One goal of AI work in natural language is to enable communication between people and computers without resorting to memorization of complex commands and procedures. Automatic translation – enabling scientists, business people and just plain folks to interact easily with people around the world – is another goal. Both are just part of the broad field of AI and natural language, along with the cognitive science aspect of using computers to study how humans understand language.
The world around us is changing rapidly. With the arrival of industrial revolution 4.0, businesses of all sizes and types are increasingly capitalizing on advanced, intelligent technologies. They are taking advantage of automation to reduce time-consuming, tedious tasks, especially automating assembly line work. However, as such intelligent technologies are better performing than humans, it is necessary businesses must think of knowledge management for their employees. Knowledge is significantly a crucial aspect in achieving high-quality performance for employees.
Artificial intelligence is one of the most revolutionary technologies of our time, which is advancing as each day goes by. AI labs contribute to these advancements by housing scientists and researchers under one roof to study this disruptive technology for further developments. While there are quite a few AI labs across the globe, artificial intelligence researchers go perplexed when people ask them to rate the top labs in the world. And rightfully so, because they're all unique in the way they work. While every lab focuses on different domains of artificial intelligence, commercial AI labs like Google, Facebook, Amazon, Apple, and Microsoft, the U.S Big Tech, have set up dedicated AI labs too.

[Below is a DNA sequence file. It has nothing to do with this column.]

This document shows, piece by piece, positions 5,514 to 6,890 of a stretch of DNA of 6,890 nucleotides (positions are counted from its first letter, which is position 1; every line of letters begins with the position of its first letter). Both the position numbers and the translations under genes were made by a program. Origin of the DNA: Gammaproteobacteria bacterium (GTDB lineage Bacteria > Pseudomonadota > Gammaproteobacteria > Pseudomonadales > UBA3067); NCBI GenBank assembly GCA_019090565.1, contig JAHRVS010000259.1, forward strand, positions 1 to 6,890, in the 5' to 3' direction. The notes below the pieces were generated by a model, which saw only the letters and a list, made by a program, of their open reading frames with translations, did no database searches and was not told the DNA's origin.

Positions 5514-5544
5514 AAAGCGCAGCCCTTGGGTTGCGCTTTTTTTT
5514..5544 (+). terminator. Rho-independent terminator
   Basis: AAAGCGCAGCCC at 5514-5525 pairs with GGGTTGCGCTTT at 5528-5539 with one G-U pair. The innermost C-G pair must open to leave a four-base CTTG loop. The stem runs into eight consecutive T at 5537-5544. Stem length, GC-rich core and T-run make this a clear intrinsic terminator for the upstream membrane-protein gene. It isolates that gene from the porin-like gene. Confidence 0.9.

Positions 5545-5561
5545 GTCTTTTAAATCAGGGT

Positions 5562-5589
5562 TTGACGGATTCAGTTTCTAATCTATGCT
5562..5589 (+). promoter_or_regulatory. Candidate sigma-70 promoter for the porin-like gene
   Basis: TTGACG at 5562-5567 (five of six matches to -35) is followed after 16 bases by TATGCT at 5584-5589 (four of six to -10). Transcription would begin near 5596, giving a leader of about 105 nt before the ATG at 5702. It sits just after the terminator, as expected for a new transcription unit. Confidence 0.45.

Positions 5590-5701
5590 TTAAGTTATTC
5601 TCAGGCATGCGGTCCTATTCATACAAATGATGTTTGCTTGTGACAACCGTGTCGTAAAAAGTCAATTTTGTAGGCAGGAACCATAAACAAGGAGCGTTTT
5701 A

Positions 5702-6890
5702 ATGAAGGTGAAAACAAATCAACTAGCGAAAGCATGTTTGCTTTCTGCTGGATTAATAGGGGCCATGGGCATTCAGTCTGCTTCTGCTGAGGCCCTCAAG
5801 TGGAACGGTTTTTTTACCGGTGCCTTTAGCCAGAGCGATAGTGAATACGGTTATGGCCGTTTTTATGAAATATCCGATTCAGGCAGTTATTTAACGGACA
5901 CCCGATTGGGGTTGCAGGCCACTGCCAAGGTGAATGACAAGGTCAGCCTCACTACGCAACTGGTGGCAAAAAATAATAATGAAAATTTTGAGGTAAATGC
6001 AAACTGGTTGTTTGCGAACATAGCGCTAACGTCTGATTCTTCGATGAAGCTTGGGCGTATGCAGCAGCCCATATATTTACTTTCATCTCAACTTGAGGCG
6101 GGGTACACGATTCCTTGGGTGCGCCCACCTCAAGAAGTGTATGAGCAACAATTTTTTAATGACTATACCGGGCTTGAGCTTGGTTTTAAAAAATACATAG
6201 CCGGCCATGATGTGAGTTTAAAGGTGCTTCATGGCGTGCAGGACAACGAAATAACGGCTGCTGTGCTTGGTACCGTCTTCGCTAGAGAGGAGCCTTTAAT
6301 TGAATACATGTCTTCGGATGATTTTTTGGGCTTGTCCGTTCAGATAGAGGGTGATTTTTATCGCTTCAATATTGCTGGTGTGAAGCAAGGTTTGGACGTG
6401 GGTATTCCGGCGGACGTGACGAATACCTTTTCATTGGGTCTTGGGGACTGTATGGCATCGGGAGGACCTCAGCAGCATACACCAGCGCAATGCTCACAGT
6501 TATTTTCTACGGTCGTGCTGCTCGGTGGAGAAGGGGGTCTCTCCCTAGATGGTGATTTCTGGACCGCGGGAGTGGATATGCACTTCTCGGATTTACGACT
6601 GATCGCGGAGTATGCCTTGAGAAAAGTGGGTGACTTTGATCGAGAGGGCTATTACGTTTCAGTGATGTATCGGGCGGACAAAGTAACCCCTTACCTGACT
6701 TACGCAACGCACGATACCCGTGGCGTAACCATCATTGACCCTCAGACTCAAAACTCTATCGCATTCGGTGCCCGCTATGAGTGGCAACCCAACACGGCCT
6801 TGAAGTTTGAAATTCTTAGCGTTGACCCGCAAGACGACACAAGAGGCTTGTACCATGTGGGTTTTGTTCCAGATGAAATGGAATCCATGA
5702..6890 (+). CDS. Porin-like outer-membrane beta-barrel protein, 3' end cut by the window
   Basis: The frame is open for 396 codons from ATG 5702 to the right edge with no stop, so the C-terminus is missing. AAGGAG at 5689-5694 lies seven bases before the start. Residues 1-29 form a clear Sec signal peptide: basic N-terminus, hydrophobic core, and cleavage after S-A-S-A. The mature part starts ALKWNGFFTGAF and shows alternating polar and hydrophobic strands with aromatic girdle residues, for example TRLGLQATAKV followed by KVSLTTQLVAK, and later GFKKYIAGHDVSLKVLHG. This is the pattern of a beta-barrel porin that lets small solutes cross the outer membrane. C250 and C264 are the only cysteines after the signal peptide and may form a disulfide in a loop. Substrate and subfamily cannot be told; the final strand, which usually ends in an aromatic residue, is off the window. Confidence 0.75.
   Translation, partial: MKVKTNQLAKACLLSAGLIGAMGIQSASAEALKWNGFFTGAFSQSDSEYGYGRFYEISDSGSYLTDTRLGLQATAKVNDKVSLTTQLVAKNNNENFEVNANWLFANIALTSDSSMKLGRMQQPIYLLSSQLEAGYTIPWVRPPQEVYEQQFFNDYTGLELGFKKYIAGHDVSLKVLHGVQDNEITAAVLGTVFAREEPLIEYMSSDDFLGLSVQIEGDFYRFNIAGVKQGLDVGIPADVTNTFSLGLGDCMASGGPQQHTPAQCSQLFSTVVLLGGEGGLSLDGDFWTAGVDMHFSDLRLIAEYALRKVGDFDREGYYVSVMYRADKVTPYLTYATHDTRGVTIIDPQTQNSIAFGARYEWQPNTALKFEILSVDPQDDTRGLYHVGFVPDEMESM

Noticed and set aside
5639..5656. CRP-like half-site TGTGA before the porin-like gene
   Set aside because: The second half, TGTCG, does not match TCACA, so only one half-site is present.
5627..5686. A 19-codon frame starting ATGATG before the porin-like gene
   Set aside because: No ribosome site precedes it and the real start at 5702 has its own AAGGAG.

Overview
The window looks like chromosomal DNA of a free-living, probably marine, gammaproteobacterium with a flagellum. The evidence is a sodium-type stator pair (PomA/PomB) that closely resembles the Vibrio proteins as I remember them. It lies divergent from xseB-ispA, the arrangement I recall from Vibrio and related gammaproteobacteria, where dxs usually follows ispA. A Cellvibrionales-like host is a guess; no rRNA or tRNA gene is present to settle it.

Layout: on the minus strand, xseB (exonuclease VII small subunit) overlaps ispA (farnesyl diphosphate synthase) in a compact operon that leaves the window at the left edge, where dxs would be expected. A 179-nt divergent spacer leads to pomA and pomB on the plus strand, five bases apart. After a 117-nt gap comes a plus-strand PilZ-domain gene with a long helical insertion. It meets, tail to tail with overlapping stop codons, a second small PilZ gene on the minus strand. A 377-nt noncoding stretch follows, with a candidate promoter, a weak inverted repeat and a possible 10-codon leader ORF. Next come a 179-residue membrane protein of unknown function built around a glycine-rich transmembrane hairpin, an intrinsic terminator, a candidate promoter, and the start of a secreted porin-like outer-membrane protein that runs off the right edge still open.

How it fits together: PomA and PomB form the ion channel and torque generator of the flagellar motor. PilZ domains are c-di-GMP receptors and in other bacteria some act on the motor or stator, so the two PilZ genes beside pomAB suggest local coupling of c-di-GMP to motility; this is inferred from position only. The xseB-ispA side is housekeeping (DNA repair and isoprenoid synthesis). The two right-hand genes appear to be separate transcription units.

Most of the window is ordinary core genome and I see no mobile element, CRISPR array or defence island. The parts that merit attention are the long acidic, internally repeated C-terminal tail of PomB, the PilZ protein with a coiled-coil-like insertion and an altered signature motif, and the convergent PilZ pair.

By Nikhil Bedi & Vivek Bhamodkar With evolving business models, increased use of tech and a changing regulatory landscape, fraud management is fraught with newer and more complex challenges. These are further exacerbated during cross-border investigations, where varied levels of standardisation, languages, local laws and regulations, along with specific cultural attributes, bring additional complexities--mandating an investigation methodology standardisation and requiring tools for quick insights. Emerging technology and artificial intelligence (AI) can help make investigations efficient, generate insights, and/or aid reviews. Optimal use of AI demands the knowledge of'possibilities and limitations' of such techniques, either in the form of'special purpose software' or the ability to combine various methods. As significant a role as these tools and technologies may play in the fight against fraud, use of AI, NLP and other technologies come with their own set of challenges.
To understand the "clicks" sperm whales make to talk (stringing together a series of statements called "codas"), researchers have launched a five-year-long quest called Protect CETI. It'll be the most comprehensive attempt at interspecies communication ever, the team believes. CETI (Cetacean Translation Initiative) begins with the capturing and cataloging of millions of morse-code-like whale vocalizations. Video and audio tools will be used, and the data will be fed to an AI that uses natural language processing (the tech that brought us Siri and Alexa) to decode it. Cues from captured video will provide context to the conversations and, if all works according to plan, will bring researchers closer to a breakthrough than ever before.
Like Google, Bing has long graduated from being a simple search engine. Yes, you can use it exclusively for searching the web, but it's also a place to read the news, learn about history and more. And on Android, Microsoft has updated the Bing Search app to better reflect that complexity (via Windows Central). The most notable new feature is the addition of a personalized homepage. Here you'll find shortcuts to topics you might search frequently such as the current weather forecast or what's nearby.